We all know that “Open Banking”, by which I mean a regulatory environment that enables third-parties to have access to banks’ accounts (with the informed consent of the account holders, of course) is on the way. Regulators around the world are looking at what is going on in Europe (where the regulators are forcing banks to open up to third party service providers) and what is going on in the U.K. (where the government has decided that open data in banking and open access to bank accounts is the best way to bring competition and innovation into the sector) and beginning to formulate similar strategies. Whether it will involve the security standards of the European Union or the access structures of the U.K. is beside the point: whichever jurisdictions you are in, open banking is on the way and you should begin formulating your open banking strategies now.
Why? Well, what sort of things might you learn about somebody if you have access to their bank account? All sorts of things, actually. For one thing, you would learn that they exist, assuming that stringent and expensive know your customer (KYC) regulations have been effective. If you are match.com then merely knowing that I am a real person and actually exist might be the most important thing you need to know about me. For another thing, you would learn how much they earn. If you are Nationwide thinking about granting the customer’s mortgage applications, then this could save an awful lot of form filling and delays and mistakes. For another thing, you might learn how much they pay for gas and electricity and car insurance and a great many other utilities paid for by direct debit. If you are a comparison website, a consumer organisation or a rival utility, then this information is incredibly valuable to you and my even result in a better deal for the consumer.
This is all going to happen. When it comes to open banking, the U.K. is a global case study. Within a few months, open banking will be a reality and there will be mass-market players with millions of customers participating in a radically new financial services industry. No more bilateral agreements to obtain the rights to screen scrape to aggregate consumer data and no more have to have customers log in to execute transactions.Allowing third parties to have access to bank accounts is what we now call “open banking”. We are talking about direct access here: not “screen scraping” by getting hold of usernames and passwords to masquerade as the account owner but through Application Programming Interfaces (APIs) that give access to bank systems. Just as when I log into a website and it asks for permission to access my Facebook account now, I will log into Facebook in the future and it will ask me for permission to access my bank account.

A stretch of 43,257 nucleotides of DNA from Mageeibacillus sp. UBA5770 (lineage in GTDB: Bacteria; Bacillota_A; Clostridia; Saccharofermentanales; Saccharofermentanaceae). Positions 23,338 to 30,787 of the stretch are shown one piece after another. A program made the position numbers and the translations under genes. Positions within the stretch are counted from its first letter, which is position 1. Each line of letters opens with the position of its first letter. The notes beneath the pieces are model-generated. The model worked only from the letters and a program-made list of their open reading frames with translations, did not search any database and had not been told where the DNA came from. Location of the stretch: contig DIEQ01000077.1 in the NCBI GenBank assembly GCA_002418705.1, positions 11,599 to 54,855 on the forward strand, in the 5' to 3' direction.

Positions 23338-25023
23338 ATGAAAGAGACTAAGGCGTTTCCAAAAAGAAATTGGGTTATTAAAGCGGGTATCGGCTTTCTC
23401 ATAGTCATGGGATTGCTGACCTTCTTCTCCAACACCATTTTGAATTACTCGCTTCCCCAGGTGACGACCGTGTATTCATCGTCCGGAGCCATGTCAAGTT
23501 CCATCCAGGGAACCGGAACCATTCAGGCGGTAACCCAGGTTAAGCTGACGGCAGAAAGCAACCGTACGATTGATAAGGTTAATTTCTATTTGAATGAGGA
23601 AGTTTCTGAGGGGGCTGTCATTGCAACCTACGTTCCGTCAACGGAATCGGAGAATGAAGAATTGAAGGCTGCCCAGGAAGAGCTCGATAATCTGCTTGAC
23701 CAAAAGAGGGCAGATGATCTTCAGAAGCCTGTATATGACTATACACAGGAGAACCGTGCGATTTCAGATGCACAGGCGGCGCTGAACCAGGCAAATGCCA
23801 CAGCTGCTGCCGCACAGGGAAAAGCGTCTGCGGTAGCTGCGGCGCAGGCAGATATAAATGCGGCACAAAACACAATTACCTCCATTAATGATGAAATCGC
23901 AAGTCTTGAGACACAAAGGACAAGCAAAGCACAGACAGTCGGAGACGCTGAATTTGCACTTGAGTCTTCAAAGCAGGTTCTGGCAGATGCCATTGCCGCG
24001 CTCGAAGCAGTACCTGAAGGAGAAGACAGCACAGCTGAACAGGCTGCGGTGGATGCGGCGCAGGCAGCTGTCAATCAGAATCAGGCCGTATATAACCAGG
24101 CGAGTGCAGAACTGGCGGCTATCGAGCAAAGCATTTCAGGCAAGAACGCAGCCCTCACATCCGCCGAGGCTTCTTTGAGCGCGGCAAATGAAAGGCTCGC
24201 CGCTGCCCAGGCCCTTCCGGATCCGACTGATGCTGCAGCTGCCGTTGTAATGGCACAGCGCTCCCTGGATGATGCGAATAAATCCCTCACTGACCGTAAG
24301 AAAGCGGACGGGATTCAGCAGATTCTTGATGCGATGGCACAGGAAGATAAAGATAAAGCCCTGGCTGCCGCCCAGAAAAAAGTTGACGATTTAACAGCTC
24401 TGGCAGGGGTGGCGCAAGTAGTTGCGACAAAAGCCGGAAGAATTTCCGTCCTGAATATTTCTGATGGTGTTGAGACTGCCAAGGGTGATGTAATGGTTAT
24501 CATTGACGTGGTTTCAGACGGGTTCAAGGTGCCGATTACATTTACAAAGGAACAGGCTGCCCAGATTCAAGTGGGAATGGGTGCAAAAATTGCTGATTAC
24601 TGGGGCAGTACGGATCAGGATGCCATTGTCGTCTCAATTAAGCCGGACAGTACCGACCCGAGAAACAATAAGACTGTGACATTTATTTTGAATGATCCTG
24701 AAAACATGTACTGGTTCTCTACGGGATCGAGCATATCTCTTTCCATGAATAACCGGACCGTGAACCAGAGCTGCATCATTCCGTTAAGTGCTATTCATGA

To understand how this is going to come about in the U.K. you need to understand the the U.K.’s unique open banking landscape, which I have to say is advanced by comparison to other jurisdictions. Way back in 2014, the Treasury published rather a good report on open data in banking. Then, in February 2015, they began a consultation process about the next steps and the chosen next step was to create an Open Banking Working Group (OBWG) to bring together relevant stakeholders through the Open Data Institute (ODI). These stakeholders, including industry bodies such as Payments UK and the British Banking Association (BBA) as well as representatives from a variety of financial services organisations, were expected to look at how to implement open banking in practice and come up with recommendations for the industry.
The OBWG report was published in 2016. It was really a holding document, setting us on a path to allowing access to the open data held by banks while leaving proprietary data alone. (I imagine the discussions about what data the banks consider "proprietary" and what data the banks consider "open" must have been rather convoluted.) The document set out a four part framework, comprising
- A data model (so that everyone knows what "account", "amount", "account holder" etc means);
- An API standard.
- A governance model.
- A security standard.
That last part, security, is critical. If people are going to start fiddling with each others’ bank accounts then we’d better be pretty sure that the identification, authentication and authorisation of the fiddlers is up to scratch. There are significant risks around this. I can paraphrase them easily as:
- Grandma sees a page that she thinks comes from from Age Concern asking for access to her bank account;
- Grandma clicks OK and accidentally grants access to Eastern European fraudsters or, worse still, investment bankers;